[651] KRAS c.35G>T (p.G12V) and c.34G>C (p.G12R) Mutations Predict Shorter Survival in 1925 Colorectal Cancers

Yu Imamura, Charles Fuchs, Shuji Ogino. Dana-Farber Cancer Institute, Boston, MA; Brigham and Women's Hospital, Boston, MA

Background: KRAS mutation test has become routine for colorectal cancer. Experimental evidence indicates stronger oncogenic effects of KRAS c.35G>T (p.G12V) and c.34G>C (p.G12R) mutations, compared to other codon 12 and 13 mutations. We hypothesized that colorectal cancers with KRAS c.35G>T and c.34G>C mutations might behave more aggressively than tumors with other KRAS mutations and wild-type KRAS.
Design: We sequenced KRAS codons 12 and 13 in 1925 colorectal cancers, including 1267 stage I-IV colorectal cancers (cohort A) and a validation set of 658 stage III colon cancers in a clinical trial (cohort B). Patient survival was assessed by Kaplan-Meier method, and by Cox proportional hazards model, which was adjusted for other variables, including stage and status of MSI and BRAF mutation.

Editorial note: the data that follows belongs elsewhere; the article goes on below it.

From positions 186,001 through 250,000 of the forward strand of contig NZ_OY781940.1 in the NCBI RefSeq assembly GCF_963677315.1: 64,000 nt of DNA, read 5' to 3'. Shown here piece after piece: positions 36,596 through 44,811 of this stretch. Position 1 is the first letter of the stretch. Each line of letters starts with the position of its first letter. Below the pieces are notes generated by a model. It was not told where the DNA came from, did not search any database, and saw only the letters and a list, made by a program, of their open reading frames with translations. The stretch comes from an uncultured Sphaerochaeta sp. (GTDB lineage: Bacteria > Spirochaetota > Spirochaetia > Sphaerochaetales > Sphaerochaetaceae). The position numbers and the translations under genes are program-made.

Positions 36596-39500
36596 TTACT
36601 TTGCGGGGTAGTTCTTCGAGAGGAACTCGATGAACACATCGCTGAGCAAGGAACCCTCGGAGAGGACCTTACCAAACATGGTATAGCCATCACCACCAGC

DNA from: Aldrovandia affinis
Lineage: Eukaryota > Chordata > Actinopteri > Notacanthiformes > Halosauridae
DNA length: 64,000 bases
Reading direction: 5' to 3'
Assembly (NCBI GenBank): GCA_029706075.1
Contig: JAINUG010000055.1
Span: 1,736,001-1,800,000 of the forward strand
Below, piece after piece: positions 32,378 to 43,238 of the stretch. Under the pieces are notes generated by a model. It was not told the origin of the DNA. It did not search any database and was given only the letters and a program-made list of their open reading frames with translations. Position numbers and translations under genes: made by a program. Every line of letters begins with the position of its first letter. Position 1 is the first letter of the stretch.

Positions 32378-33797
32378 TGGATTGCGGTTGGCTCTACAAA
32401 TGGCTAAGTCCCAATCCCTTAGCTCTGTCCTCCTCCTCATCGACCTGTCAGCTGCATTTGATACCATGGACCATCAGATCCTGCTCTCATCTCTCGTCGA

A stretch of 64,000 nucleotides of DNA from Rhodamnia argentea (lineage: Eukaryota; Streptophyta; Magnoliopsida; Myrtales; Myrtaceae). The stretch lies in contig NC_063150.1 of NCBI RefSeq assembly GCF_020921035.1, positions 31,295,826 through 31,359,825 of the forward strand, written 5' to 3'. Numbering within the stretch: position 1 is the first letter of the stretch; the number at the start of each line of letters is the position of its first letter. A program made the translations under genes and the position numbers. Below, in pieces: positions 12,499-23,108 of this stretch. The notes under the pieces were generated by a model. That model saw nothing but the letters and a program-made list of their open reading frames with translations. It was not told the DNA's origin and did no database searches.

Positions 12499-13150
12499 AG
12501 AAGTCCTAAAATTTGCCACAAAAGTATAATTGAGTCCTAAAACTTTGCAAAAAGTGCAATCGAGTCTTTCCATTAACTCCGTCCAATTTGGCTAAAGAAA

Results: KRAS mutations were detected in 684 (36%) of 1925 tumors. In cohort A, Kaplan-Meier and multivariate Cox regression analyses showed that c.35G>T mutants (N=93) and c.34G>C mutants (N=8) were associated with significantly high colorectal cancer-specific mortality.

Individual KRAS mutations and colorectal cancer-specific mortality (cohort A)
KRASNUnivariate HR (95% CI)P valueMultivariate HR (95% CI)P value
Wild-type6351 (reference) 1 (reference) 
c.34G>A (p.G12S)122.61 (1.15-5.91)0.0221.03 (0.44-2.44)NS
c.34G>C (p.G12R)84.22 (1.72-10.4)0.0023.39 (1.28-9.00)0.014
c.34G>T (p.G12C)441.70 (1.01-2.85)0.0451.56 (0.92-2.65)NS
c.35G>A (p.G12D)1551.47 (1.07-2.04)0.0191.08 (0.76-1.51)NS
c.35G>C (p.G12A)191.36 (0.60-3.08)NS0.56 (0.24-1.30)NS
c.35G>T (p.G12V)931.84 (1.28-2.64)0.0012.00 (1.38-2.90)0.0003
c.38G>A (p.G13D)1031.33 (0.90-1.96)NS0.88 (0.59-1.30)NS
CI, confidence interval; HR, hazard ratio; NS, not significant. BRAF mutants were excluded to controll for confounding by BRAF. Tumors with two or more different KRAS mutations were exculded.

Findings were essentially replicated in our validation cohort B (stage III colon cancers in the trial)(Figure, the bottom panel).
Conclusions: Colorectal cancers with KRAS c.35G>T and c.34G>C mutations are aggressive tumor subtypes, and KRAS status serves as a prognostic biomarker. Our data highlight the importance of accurate molecular characterization of colorectal cancer.
Category: Gastrointestinal

Monday, March 4, 2013 1:00 PM

Poster Session II # 132, Monday Afternoon


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